‘I watched Bake Off and couldn’t believe how upset people got,’ Chinelo says. ‘Now I totally understand. At one point I couldn’t even thread a needle, my hands were shaking so much.’
The statement above was made by Chinello, one of ten contestants taking part in a BBC television programme called The Great British Sewing Bee, currently on air here in the UK. This second series succeeds the first in both size and grandeur. While the first was set over four episodes and located in a Georgian building in the heart of Dalston, East London, this one contains eight episodes and places more contestants in a lofty but grander converted warehouse by the Thames, offering everyone panoramic views of the capital city at the front while at the back, there is an extensive, well stocked haberdashery at their disposal.
The Great British Sewing Bee invites the participants to take part in weekly sewing challenges, which finds them spending two days completing three tasks: make a basic pattern, customize a piece of ready made clothing and finally making their own pattern, which must fit to a live model. Their efforts are judged not by an audience vote but by two authoritative figures, who in this case are a Woman’s Institute sewing teacher with more than forty years of experience teaching and a director of a successful tailoring company located in Savile Row, London. A television host, whose fundamental role is to mediate between the novice participants and the expert judges on behalf of the viewer, also joins them.
Contestants on The Great British Sewing Bee, Series 2
Each week, the two judges decide which contestant must leave the competition, based upon their performance across the three set challenges. The most concise and in-depth review of the programme can be found in The Daily Telegraph, where Kate Bussman highlights how the nature of television production creates much tension for the contestants as they are constantly required to stop their sewing for ongoing sound bites, camera shots and set pieces.
For me, the most interesting contestant in The Great British Sewing Bee is Chinello, a twenty-six year old dressmaker who does not use paper patterns, having learnt to cut forms directly onto the cloth. Chinello’s approach to clothesmaking is riveting because she engages with fabric directly, choosing not to mediate the process with the use of representational tools such as paper patterns. Her process involves thinking and working with design in a very three-dimensional way; Chinello is like a living, breathing 3D printer.
The setting for the series is an old Thameside warehouse, seen here in the background while Chinello, one of the contestants, is cutting out her pattern in the foreground.
Another fascinating part of the programme is the way in which the historical context and social commentary about dress is approached. Every week there is a theme explored, which might be a particular era or the type of material being used in the sewing challenges, such as stretchy fabric or patterned textiles. The television host then engages with a range of scholars and academics to discuss interesting aspects of that weekly theme. This part is fascinating because they draw upon a range of scholarly disciplines, from anthropology to consumption studies to performance and fashion, in an effort to contextualise the weekly challenges set for the contestants.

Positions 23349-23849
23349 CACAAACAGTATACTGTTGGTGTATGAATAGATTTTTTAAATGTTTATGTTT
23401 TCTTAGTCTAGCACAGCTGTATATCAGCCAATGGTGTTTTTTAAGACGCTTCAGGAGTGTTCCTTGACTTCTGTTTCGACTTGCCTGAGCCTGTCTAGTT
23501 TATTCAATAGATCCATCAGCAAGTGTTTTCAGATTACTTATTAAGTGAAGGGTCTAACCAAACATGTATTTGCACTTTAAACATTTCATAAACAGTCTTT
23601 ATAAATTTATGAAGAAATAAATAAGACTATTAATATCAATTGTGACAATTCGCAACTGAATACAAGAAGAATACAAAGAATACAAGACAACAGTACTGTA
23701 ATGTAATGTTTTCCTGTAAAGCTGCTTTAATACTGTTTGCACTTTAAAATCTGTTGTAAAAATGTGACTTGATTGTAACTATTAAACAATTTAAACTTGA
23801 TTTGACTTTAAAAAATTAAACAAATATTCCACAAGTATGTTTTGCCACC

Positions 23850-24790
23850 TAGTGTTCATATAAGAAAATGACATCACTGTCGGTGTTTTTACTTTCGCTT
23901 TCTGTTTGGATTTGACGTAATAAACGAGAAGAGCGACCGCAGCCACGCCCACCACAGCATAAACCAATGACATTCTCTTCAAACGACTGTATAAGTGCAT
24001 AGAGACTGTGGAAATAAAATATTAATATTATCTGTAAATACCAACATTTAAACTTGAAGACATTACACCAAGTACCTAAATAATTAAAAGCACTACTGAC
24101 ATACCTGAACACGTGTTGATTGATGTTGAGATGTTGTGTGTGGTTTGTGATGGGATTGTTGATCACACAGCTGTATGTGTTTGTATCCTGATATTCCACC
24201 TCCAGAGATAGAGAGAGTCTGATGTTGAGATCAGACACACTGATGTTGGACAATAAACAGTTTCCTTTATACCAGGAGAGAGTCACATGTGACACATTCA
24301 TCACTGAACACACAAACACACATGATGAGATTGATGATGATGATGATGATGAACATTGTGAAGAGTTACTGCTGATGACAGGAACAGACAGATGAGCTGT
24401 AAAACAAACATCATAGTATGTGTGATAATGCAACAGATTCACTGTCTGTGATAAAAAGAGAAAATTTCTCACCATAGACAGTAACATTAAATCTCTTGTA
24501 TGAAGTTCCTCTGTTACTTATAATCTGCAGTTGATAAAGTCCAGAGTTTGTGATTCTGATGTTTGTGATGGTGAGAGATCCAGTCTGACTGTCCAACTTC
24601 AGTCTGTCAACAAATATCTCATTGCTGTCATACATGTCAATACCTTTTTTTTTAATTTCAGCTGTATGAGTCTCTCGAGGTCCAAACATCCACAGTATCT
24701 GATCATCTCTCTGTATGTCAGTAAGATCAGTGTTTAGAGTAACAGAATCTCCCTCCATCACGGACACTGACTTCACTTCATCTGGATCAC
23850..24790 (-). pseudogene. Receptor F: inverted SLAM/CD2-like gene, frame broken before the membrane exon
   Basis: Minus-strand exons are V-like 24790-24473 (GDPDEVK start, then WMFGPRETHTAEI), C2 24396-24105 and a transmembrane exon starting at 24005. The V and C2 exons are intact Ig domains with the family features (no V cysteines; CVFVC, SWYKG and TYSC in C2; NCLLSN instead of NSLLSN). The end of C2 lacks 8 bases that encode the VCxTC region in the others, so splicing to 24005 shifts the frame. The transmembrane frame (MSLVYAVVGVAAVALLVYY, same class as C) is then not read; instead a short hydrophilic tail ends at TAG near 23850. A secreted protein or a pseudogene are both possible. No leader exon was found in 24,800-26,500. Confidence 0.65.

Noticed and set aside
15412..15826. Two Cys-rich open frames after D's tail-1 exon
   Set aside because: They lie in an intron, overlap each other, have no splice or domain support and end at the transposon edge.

Prof. Giorgio Riello, Textile Historian, who discusses the advent of chintz and printed cottons in the 18th century
The Great British Sewing Bee provides us with a contemporary snapshot of academic interest in fashion, dress and textile studies. Craik’s (2009:264) identification of five types of fashion writing – language of fashion, fashion reportage, promotional writing, critical writing and intellectual analysis – makes no mention of the representation of these studies within the media of television yet it seems that in this one programme, there is visual evidence of all types of fashion writing taking place.
My interest in fashion and dress television programmes, particularly with a focus on historical context and cultural commentary, has its roots in a childhood spent avidly watching The Clothes Show
each week. The Clothes Show was this unique mix of contemporary affairs and intellectual discussion about fashion and dress
but whose content has now been taken over by the internet or reality television programmes that concentrate on how to improve the individual identities of ordinary people through fashion and dress. These would include Trinny and Susannah’s What Not to Wear, How to Look 10 Years Younger or Gok Wan’s How to Look Naked, to name but a few of a growing genre focused upon the daily anxiety of colloquial dress.
While the Great British Sewing Bee has a lineage that certainly relates it to reality television programmes (its sister production is The Great British Bake Off), it does go some way to filling the gap left by the likes of The Clothes Show with its efforts to discuss and inform the viewer about the wider scholarly interest in fashion and dress. In future, it could be part of a small archive of British television programmes that focus on fashion and dress history, perhaps beginning with Doris Langley-Moore’s What We Wore in 1957. I would be very grateful to hear of reading suggestions on the subject of historical dress and its representation through the medium of television. With the increasing complexity of internet coverage, it seems there is still a place for television to capture our attention with contextual discussion of dress and fashion for longer than just a brief click. Research into how this is done, with particular reference to the second half of the 20th century, is definitely worth further consideration.